Escape the Junk Food Jungle

Share this post

father and son cookingE-Book Promises Help for Busy Families By Eileen Ecklund

In a culture awash with sugary sodas, fast food meals, and other junk foods, making sure your kids learn to enjoy good, healthy, real food can seem like an impossible task. Before you throw your hands up in despair, check out "Bite This! Your Family Can Escape the Junk Food Jungle and Obesity Epidemic" a new e-book by Haim Handwerker, Eileen Katz, and Katherine Weber (Bite This Ink, $2.99; available through Amazon and Smashwords). Weber is the New York-based editor of The FruitGuys schools nutrition education program. The authors aren't nutritionists or chefs, just parents who care about good health and good eating – and who know firsthand the daunting challenges faced by busy moms and dads everywhere.

bite this e-book

The book is short (about 60 print pages) and breezy – all the better to fit in between soccer practice and homework help – but packed with practical tips for easy ways to bring real food and good habits to your family’s dinner table.

It's divided into three main sections: the first, on shopping and planning, suggests healthy and convenient kitchen staples, guides you through the complexities of food labels, and gives advice on which foods to avoid or scale back. Part two provides suggestions for quick, satisfying meals, side dishes, desserts, and snacks. Rather than complicated recipes, the authors favor simple equations such as "Spaghetti squash + parmesan + butter = yummy pasta substitute." Part three is chock-full of tips for managing such challenges as school food, restaurant menu choices, and over-indulgent grandparents.

One of the keys to success, the authors say, is to plan ahead and be prepared: Pack snacks like cherry tomatoes and nuts to bring to places where healthy options might be few and far between. Hard-boil a dozen eggs to have on hand for quick, protein-filled snacks. Make crispy chickpeas or kale chips ahead of time so they'll be there when you're tempted to grab a bag of greasy store-bought potato chips. Throw bananas in the freezer with a skewer stuck in them for an easy, fun dessert.

The authors aren’t out to make parents feel guilty for every morsel of Halloween candy their children eat. Instead, their philosophy leans more toward "moderation = sanity." You can't banish all junk food from your kids' lives, they say, and you won't always want to – occasional pizza nights won't kill them (especially if you opt for a pie covered in mushrooms and peppers instead of pepperoni and sausage). Small changes can make a big difference, and they can add up to a lifetime of better habits for your kids.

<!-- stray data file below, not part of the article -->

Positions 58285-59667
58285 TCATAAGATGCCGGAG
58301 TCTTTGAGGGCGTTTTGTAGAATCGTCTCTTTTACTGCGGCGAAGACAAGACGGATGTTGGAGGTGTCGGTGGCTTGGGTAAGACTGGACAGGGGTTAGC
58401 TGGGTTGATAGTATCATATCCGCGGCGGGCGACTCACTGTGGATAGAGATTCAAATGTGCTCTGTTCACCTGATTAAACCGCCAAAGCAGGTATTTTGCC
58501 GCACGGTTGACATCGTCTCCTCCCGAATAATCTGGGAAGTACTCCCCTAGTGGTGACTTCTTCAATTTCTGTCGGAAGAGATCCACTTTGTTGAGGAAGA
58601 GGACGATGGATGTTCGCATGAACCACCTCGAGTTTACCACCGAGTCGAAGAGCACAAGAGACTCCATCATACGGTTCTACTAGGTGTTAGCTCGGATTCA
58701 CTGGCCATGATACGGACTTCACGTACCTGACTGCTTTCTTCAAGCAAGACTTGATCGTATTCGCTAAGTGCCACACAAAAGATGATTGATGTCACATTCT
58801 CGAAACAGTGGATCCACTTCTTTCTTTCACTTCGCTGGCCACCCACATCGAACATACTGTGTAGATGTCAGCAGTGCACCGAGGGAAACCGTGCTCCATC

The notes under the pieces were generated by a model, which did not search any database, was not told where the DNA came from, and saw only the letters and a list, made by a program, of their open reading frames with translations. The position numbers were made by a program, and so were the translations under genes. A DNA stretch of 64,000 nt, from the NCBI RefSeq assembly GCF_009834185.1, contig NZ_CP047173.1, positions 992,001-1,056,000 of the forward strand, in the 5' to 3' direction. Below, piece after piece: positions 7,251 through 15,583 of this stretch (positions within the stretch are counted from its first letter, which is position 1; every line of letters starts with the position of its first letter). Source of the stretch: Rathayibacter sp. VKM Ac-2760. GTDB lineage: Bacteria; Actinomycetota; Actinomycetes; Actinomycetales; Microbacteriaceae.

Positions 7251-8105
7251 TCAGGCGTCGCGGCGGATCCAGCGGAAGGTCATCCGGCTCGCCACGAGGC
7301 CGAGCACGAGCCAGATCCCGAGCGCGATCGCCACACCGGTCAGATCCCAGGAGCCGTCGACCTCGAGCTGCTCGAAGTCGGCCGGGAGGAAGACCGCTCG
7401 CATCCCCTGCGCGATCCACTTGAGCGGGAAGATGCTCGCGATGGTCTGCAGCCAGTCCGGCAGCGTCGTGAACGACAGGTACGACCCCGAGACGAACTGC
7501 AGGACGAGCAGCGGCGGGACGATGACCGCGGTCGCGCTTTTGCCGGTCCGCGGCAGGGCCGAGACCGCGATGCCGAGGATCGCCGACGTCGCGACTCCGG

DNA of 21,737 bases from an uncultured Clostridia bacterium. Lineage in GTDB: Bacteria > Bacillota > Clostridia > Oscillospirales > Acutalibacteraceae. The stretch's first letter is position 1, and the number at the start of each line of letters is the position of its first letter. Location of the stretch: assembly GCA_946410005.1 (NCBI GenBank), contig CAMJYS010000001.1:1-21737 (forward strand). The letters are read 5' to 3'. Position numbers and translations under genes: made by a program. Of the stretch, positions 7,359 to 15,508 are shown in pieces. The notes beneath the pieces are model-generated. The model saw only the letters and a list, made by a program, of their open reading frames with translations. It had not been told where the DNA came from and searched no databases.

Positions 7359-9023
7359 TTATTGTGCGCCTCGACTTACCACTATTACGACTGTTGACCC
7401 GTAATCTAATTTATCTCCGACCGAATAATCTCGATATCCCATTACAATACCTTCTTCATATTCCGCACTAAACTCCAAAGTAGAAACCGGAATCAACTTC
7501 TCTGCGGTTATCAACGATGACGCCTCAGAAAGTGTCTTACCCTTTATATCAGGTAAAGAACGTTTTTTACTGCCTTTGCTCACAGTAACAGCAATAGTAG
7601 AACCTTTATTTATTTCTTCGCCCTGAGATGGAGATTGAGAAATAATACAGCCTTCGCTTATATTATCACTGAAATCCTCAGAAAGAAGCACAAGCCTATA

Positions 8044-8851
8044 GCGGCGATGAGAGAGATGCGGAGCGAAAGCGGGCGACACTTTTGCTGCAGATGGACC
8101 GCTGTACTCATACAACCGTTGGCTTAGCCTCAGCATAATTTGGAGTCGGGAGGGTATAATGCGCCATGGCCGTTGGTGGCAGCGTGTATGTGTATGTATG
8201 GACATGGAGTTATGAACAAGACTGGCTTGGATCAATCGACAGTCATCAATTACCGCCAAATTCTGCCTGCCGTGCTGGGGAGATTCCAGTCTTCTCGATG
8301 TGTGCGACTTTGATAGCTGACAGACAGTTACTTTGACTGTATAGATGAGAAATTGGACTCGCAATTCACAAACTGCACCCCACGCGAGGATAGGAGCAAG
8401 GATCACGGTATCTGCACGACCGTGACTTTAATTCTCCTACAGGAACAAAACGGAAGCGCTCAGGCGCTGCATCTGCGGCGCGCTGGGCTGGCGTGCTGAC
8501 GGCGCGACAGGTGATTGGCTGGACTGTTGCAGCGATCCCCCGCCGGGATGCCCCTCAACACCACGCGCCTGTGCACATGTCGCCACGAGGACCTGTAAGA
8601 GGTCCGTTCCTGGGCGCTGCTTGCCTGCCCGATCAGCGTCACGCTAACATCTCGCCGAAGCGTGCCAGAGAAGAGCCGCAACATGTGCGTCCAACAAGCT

Subscribe to the WEEKLY BITE

* indicates required

 

Recent The FruitLife articles:

Beehives, swales, and vermicomposting, oh my!
April 29, 2019
Spring fruit varieties and how to enjoy them
April 16, 2019
A tribute to the “Lemon Lady” of Redwood City
March 11, 2019
The FruitGuys New Year’s poem
January 8, 2019
Sowing the seeds of entrepreneurship
October 31, 2018
Give the delicious gift of farm-fresh fruit and healthy snacks
October 4, 2018
Summer to fall transition brings new fruit into the rotation
October 2, 2018
Bring some fruitful fun to your workplace on Tuesday, October 2
September 27, 2018
Farmer suicide is a public health threat and could hurt our food supply
August 14, 2018
How to keep your favorite fruit fresh through the summer heat
July 19, 2018

More recent articles:

Quick, easy steps to spruce up your office space
May 14, 2019
Grilled portobello recipe
May 9, 2019
How to prepare physically and mentally for race day
May 9, 2019
Three simple ways to enjoy watermelon radishes
May 2, 2019
Easy spring salad recipe
April 25, 2019
Reduce plastic use with these earth-friendly alternatives
April 22, 2019
Food:
History of the tomato
April 18, 2019
How to make sure you’re getting enough iron in your diet
April 11, 2019
How fostering psychological safety increases performance
April 8, 2019
Food:
How to prepare Ataulfo mango
April 4, 2019

About Us

Our online magazine offers a taste of workplace culture, trends, and healthy living. It features recipes for easy, delicious work meals and tips on quick office workouts. It's also an opportunity to learn about our GoodWorks program, which helps those in need in our communities and supports small, sustainable farms.